Swift Developments is a hand-curated newsletter containing a weekly selection of the best links, videos, tools and tutorials for people interested in designing and developing their own apps using Swift.
So the rumour mill is switching into high gear with Apple’s announcement of it’s press event on March 21st. From what I can tell there seems to be rumours about a new 4-inch iPhone and a new 9.7 inch iPad potentially adding to the device lineup. Whether this turns out to be true or not, it’ll be interesting to see what Apple announce. Anyway, this week has been a pretty good week on the article front so let’s dive in.
This week saw some significant challenges for anyone using Cocoapods with issues with cloning the Cocoapods spec repo. Turns out, that due to some of the optimisations in Cocopods the repo is creating a bit of a challenge to the GitHub infrastructure and caused some of GitHubs automatic rate limiting to kick in. The good news is that there does seem to be a workaround in the offing (see the details in this issue for details) so hopefully things will settle down in the coming days.
With the variety of different displays and screen resolutions now available across both the iOS and OSX platforms, having a good understanding of DPI or (Dots Per Inch) is an essential part of great app design. This article from @kounterb provides a simple and straightforward introduction to the topic.
“The best products do two things well: features and details. Features are what draw people to your product. Details are what keep them there and are actually what make your apps stand out from the competition”.
Nowadays, app design isn’t just about how you layout the views in your application it also about how we transition between these views and how animation can be integrated to convey dynamism and meaning to user interactions. In this article, @TheKineticUI gives some great tips about how to integrated motion into your own app designs.
I remember playing with coder rings as a kid. Making them out of cardboard and coloring them in with felt-tip before using them to construct secret messages that I could send to my friends. Anyway, I kinda grew out of the whole spy thing but it did peak my interest this week when I saw this article from @RedQueenCoder in which she builds her own Caesar Cipher library. I’m not sure it’ll be much of a challenge to the NSA but following along with the article is a good way of flexing your Swift programming skills.
Set’s seem to be the poor cousin when it comes to the Swift collection types so this week I decided to take a look at them in detail and see just what we can achieve with them. I’d love to hear your thoughts.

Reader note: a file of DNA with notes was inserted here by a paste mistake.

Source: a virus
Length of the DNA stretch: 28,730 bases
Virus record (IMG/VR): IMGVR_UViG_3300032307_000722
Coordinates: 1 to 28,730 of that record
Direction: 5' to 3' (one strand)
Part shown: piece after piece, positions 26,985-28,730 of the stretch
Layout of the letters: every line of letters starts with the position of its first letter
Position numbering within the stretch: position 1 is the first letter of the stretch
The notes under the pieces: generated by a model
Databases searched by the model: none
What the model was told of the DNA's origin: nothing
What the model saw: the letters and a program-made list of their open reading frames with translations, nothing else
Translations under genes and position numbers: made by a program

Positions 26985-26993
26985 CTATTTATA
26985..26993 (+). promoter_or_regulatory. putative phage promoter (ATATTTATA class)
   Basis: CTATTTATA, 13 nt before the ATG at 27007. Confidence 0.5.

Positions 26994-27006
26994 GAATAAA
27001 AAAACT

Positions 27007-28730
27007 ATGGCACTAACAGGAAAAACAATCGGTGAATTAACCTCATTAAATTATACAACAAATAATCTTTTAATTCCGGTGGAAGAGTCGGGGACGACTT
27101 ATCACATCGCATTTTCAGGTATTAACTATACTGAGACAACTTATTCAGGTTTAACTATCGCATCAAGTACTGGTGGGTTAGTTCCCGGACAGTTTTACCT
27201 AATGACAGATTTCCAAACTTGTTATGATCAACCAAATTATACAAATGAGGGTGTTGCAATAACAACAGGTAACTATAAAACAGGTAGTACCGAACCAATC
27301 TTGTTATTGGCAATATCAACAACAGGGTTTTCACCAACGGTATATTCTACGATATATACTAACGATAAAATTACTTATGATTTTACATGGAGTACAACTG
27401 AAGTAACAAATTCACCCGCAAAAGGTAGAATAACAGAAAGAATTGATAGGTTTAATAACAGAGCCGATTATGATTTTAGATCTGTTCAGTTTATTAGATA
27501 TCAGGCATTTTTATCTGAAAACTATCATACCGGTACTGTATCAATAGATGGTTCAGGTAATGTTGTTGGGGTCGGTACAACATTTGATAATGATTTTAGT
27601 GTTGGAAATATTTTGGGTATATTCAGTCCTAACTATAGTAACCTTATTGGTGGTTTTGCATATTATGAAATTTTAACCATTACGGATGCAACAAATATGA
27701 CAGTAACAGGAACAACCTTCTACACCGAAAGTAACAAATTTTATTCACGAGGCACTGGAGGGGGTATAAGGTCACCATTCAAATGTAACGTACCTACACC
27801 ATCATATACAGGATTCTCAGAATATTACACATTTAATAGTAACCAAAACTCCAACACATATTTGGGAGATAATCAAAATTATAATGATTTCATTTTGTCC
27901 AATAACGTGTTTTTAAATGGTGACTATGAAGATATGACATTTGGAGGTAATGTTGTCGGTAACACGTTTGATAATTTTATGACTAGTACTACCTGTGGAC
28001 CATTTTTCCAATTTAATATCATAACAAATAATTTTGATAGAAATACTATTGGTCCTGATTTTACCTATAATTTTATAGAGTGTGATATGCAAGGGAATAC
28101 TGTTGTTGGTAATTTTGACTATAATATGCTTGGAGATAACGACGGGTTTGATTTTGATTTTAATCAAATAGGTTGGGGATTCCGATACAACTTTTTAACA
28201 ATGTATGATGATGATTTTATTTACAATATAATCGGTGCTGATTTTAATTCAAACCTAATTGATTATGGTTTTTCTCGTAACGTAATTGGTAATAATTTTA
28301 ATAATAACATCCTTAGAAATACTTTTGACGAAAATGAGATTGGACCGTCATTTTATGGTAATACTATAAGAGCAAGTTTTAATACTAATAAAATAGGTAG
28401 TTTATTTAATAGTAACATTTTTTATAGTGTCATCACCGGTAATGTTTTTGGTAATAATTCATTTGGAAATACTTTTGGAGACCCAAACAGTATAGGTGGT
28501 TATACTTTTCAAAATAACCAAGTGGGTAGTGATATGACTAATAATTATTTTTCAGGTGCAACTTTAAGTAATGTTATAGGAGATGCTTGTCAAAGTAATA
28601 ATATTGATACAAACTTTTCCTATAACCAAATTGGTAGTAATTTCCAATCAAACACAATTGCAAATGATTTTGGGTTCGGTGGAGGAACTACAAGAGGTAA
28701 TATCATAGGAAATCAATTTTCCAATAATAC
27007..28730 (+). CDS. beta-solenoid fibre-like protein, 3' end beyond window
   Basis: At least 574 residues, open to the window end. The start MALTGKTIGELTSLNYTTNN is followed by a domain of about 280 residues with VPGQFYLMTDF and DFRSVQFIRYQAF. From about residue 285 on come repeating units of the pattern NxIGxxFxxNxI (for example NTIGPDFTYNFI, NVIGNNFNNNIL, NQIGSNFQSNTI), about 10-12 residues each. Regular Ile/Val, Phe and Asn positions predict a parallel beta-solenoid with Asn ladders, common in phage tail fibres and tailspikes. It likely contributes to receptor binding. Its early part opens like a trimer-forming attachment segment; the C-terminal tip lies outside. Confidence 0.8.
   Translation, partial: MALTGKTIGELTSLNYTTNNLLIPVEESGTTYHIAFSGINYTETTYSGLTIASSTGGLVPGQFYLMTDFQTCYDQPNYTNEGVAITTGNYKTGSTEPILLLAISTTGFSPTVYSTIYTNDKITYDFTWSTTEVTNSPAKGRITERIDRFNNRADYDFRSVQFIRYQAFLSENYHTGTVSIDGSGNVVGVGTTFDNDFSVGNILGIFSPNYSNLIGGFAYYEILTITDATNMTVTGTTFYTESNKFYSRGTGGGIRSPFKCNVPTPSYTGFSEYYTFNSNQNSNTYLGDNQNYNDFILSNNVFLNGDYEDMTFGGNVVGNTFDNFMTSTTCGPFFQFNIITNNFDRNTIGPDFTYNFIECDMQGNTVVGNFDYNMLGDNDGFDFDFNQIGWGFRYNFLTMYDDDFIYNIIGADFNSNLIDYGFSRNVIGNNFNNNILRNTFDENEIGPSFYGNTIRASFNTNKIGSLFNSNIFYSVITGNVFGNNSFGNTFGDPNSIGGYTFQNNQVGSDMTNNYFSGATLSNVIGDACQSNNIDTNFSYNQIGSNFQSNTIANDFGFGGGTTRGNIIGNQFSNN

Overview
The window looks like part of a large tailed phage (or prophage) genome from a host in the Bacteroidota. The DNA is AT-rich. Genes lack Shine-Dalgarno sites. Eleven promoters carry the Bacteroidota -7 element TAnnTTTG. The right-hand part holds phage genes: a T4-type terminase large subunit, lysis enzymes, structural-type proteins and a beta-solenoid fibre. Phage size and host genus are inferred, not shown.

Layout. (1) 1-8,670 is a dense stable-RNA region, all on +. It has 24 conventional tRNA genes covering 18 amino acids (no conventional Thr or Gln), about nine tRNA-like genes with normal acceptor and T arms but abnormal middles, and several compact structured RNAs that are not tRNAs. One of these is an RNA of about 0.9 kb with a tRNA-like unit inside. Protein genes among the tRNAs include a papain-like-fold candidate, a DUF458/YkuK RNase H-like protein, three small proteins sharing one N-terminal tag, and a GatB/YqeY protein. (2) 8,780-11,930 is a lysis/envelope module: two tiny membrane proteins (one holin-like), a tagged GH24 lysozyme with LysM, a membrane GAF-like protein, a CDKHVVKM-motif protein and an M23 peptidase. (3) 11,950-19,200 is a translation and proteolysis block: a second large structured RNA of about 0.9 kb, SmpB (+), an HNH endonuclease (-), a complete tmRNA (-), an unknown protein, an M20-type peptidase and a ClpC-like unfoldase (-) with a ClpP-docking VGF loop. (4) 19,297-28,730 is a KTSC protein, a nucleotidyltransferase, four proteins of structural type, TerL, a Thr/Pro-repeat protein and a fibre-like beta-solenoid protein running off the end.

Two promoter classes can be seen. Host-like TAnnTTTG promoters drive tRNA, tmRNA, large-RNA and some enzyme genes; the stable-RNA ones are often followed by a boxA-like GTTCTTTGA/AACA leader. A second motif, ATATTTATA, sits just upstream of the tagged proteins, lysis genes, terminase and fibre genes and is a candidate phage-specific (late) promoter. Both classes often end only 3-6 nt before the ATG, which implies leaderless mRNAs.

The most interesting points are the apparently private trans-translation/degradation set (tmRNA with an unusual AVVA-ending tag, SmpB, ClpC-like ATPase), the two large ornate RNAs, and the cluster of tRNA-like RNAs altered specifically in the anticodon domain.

In this article, a follow-on from the article I included last weeks newsletter, @cocoawithlove looks at the second half of the stack trace equation by looking how we can gather information about the environment and platform on which our processes are executing.
I have to admit, I can sometimes be a little impatient, especially when waiting for the inevitable edit, build, run cycle in Xcode. It was with great interest then, that I saw this post from @orta in which he gives a very compelling demonstration of just how much we can speed up the development cycle through the use of the Injection Plugin for Xcode by @Injection4Xcode. It’s definitely something I’ll be looking at a little more in the coming days.
Although it has a definite advantage, if you’ve been paying attention since the release of Swift into the open-source world, you may have noticed that it isn’t just releasing the code that has made the project a success. Documentation, guidelines and community have all played their part and in this article, @ashfurrow provides some great tips on how you can do the same.
The videos from WWDC and the other Apple Tech Talks are a great resource and if you’re like me, you’ll often find yourself going back through the archives to revisit different topics. @_inside has made this task even easier, with this native OS X app that provides direct access to these videos without even having to open a browser.
Apple’s Core Image framework is one of the most powerful frameworks available to developers on iOS and when combined with the ever climbing performance of Apple’s hardware platforms we can now push the performance capabilities of these platforms further than ever before. With this in mind, this week, @FlexMonkey released his new book – Core Image for Swift. The book provides a comprehensive guide to the Core Image framework and I couldn’t resist adding it to my basket. It’s a great read if you’re creating apps that perform any sort of image manipulation.
I missed this video when it was first released. In it, @griotspeak highlights both the history and future of Swift. I think more importantly though, he gives some great advance about getting involved in the Swift community and how you can contribute to the future direction of the language.
In this video from MBLTDev15, @mrackwitz discusses some of the challenges and lessons learnt from building frameworks for Swift. It includes some useful tips if you’re building frameworks of your own.
I really like the idea that @wangshengjia presents in this talk. The idea of being able to not only declaratively declare your UI, but also re-configure it in a flexible manner at runtime. For me the idea has definite appeal. If you’re interested, the associated GitHub repo is here.
Audio is an often overlooked aspect of app design but can actually be a big part of the user experience. In this talk @AudioKitMan shows us just how easy it is to learn audio synthesis, processing and analysis by simply using Swift playgrounds.